Denver paramedic saves police officer being attacked by murder suspect
DENVER — A Denver Health Medical Center paramedic who rushed to help two assault victims ended up fighting a murder suspect after the man attacked and disarmed a police officer.
Paramedic Lt. Otis McKay Jr. and officer Jonathan Davis were among the first to respond to reports of an assault at 24th and Curtis streets on June 16.
When they arrived, they found two teen victims with severe facial injuries.
Then they learned there was a third victim who was severely injured and lying in the middle of the street about a block away.
They rushed to help the victim and found a man standing over a motionless body.
“Lt. McKay and officer Davis quickly recognized that the situation may possibly be a homicide in progress,” officials said.
Davis drew his weapon and ordered the suspect to the ground, but the man ran at Davis, tackled him and knocked his firearm to the ground.
McKay immediately ran to help and tried to stop the man attacking Davis.
McKay and Davis fought with the suspect for three minutes, 30 seconds before other officers arrived and were able to subdue him, officials said.
Davis and McKay were injured in the struggle, but police officials say the paramedic might have saved the officer’s life.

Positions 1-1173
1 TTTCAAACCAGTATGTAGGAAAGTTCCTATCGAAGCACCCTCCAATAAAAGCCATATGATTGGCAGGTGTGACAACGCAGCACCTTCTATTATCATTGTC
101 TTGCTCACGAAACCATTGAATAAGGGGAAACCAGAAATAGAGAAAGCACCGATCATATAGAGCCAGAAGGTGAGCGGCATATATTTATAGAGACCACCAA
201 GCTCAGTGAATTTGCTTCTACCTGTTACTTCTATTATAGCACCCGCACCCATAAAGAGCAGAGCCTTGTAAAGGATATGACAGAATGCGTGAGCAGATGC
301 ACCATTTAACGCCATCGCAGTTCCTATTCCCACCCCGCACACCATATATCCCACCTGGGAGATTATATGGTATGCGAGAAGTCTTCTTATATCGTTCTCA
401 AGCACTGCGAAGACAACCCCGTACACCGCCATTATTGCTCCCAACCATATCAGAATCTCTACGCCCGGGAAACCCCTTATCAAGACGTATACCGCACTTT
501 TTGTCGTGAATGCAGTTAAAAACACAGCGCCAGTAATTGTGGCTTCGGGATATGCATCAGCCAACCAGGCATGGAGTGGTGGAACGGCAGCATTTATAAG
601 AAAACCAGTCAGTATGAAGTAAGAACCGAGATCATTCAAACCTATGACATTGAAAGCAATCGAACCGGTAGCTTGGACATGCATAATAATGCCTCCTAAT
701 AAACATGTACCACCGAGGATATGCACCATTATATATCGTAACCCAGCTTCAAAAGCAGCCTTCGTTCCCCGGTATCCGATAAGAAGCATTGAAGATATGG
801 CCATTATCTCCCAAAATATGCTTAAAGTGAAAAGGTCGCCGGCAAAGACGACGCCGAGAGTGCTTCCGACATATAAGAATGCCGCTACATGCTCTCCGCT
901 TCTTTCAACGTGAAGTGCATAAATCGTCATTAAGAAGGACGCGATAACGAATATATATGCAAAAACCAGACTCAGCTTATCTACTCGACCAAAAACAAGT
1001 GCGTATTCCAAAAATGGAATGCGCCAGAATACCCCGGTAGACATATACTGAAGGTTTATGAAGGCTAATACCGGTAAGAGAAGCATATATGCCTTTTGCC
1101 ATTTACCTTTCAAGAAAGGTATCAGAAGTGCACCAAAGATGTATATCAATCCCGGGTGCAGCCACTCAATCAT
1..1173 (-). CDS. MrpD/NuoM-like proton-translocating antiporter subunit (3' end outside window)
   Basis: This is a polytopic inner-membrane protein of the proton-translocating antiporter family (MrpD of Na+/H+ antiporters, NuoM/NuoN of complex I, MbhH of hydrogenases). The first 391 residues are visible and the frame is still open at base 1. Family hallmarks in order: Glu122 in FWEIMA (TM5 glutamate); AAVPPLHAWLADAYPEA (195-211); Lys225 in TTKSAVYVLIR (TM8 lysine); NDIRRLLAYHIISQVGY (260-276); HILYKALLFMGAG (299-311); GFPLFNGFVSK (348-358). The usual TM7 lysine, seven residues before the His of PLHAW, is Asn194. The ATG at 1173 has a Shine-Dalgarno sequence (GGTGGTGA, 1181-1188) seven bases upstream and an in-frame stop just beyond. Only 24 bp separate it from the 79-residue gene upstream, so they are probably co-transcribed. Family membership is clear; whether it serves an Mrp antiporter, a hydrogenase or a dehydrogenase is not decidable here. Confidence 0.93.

“Officer Davis and others in the Denver community could have suffered severe injury or death had it not been for Lt. McKay’s recognition of the severity of this situation and willingness to courageously assist officer Davis,” officials stated.
McKay was presented with the Bill Daniels Neighborhood Hero Award, which was established to recognize community members who make heroic efforts to help others.
“Lt. Otis McKay demonstrated tremendous courage and suffered injuries while helping police officers detain a dangerous suspect,” said Linda Childears, president and CEO of the Daniels Fund.
“We applaud Lt. McKay and all first responders who place themselves in harm’s way to keep our city safe.”
The Daniels Fund also donated $1,000 to the Denver Health Foundation, to be used for paramedic scholarships, in McKay’s honor.
“I was fortunate enough to be there for this one incident, but I believe with my heart that each and every one of our paramedics would’ve done the same thing on any given day. And the Denver Police Department does it 10 times a day,” McKay said.
The Denver Police Department also plans to recognize McKay’s actions with an official commendation at a future awards ceremony.
The man who was found lying in the street later died from his injuries.
He was identified as 62-year-old James Farmer Jr., a good Samaritan who had tried to intervene in the attack on the two teens.
Farmer’s family said he was a veteran and had come to Denver looking for work to support his family in Seattle.
The suspect in the deadly attack, 28-year-old Dejuan Stamps, has been charged with one count of first-degree murder, one count of first-degree assault, two counts of second-degree assault and one count of third-degree assault.